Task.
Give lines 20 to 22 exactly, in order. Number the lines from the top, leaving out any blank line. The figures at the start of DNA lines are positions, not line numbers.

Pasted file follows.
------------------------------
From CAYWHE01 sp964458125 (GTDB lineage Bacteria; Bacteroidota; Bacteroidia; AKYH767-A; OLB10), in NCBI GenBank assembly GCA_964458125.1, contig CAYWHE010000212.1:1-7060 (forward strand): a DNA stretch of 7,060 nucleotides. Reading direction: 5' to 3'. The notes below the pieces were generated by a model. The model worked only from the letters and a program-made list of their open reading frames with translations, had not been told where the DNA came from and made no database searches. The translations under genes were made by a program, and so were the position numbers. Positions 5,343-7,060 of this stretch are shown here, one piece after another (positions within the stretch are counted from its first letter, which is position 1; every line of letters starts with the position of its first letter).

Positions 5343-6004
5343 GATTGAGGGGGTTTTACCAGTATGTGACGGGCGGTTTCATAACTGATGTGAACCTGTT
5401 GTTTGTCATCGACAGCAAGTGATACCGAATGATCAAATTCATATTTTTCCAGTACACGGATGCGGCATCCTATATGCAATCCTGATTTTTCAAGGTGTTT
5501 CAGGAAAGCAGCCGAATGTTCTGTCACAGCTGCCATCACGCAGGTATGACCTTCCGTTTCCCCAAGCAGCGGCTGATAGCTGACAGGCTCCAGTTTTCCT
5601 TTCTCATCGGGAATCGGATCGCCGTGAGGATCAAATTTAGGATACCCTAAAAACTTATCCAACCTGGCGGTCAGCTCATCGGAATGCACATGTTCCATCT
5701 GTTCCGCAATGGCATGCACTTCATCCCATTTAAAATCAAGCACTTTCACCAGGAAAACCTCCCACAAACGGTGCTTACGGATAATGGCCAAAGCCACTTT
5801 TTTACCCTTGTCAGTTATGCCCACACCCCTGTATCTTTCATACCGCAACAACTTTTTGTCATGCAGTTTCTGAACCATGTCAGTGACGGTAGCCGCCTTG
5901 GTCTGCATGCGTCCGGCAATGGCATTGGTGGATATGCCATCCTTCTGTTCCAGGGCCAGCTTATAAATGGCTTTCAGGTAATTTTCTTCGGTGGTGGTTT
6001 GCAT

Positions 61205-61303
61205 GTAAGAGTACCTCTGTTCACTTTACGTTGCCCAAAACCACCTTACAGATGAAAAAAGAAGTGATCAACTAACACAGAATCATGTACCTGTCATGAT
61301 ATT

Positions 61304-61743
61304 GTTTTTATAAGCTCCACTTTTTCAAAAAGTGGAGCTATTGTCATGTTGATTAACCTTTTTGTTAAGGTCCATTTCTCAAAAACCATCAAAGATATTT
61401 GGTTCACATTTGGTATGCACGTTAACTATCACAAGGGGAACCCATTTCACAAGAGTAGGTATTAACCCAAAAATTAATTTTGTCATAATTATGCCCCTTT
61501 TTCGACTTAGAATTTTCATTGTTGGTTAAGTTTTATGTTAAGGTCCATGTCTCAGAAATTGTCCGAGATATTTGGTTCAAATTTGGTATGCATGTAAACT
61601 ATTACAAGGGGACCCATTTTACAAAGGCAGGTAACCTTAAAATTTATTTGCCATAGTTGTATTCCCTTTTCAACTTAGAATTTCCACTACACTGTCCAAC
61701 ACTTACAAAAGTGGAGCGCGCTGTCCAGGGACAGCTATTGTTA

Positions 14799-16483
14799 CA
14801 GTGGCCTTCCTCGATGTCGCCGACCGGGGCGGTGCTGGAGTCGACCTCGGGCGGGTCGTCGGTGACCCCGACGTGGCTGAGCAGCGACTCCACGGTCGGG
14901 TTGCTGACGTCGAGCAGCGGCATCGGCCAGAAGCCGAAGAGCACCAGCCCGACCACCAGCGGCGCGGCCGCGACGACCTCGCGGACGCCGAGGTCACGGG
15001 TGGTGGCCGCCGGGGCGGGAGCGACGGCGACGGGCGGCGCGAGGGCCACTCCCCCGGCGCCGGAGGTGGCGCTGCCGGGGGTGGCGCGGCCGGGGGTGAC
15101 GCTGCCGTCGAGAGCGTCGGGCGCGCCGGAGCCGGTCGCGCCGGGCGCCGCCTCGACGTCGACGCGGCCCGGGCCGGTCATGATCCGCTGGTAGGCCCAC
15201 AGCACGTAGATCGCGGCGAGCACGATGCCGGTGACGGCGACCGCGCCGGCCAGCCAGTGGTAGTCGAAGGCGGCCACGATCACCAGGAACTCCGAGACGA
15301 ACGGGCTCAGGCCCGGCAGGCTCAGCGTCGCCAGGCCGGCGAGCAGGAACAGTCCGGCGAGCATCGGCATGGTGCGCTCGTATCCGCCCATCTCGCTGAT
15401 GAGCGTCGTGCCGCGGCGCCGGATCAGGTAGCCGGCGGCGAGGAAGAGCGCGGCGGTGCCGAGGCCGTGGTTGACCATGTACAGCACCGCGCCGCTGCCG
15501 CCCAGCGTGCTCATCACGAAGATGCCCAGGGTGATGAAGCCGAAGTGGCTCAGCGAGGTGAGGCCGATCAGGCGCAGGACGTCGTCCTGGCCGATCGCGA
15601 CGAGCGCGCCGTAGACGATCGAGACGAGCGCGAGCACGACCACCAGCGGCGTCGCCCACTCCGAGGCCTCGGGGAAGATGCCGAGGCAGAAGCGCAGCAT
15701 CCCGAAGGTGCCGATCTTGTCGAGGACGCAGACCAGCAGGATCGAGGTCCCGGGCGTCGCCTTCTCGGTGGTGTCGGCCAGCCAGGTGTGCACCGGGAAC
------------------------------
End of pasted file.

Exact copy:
Positions 14799-16483
14799 CA
14801 GTGGCCTTCCTCGATGTCGCCGACCGGGGCGGTGCTGGAGTCGACCTCGGGCGGGTCGTCGGTGACCCCGACGTGGCTGAGCAGCGACTCCACGGTCGGG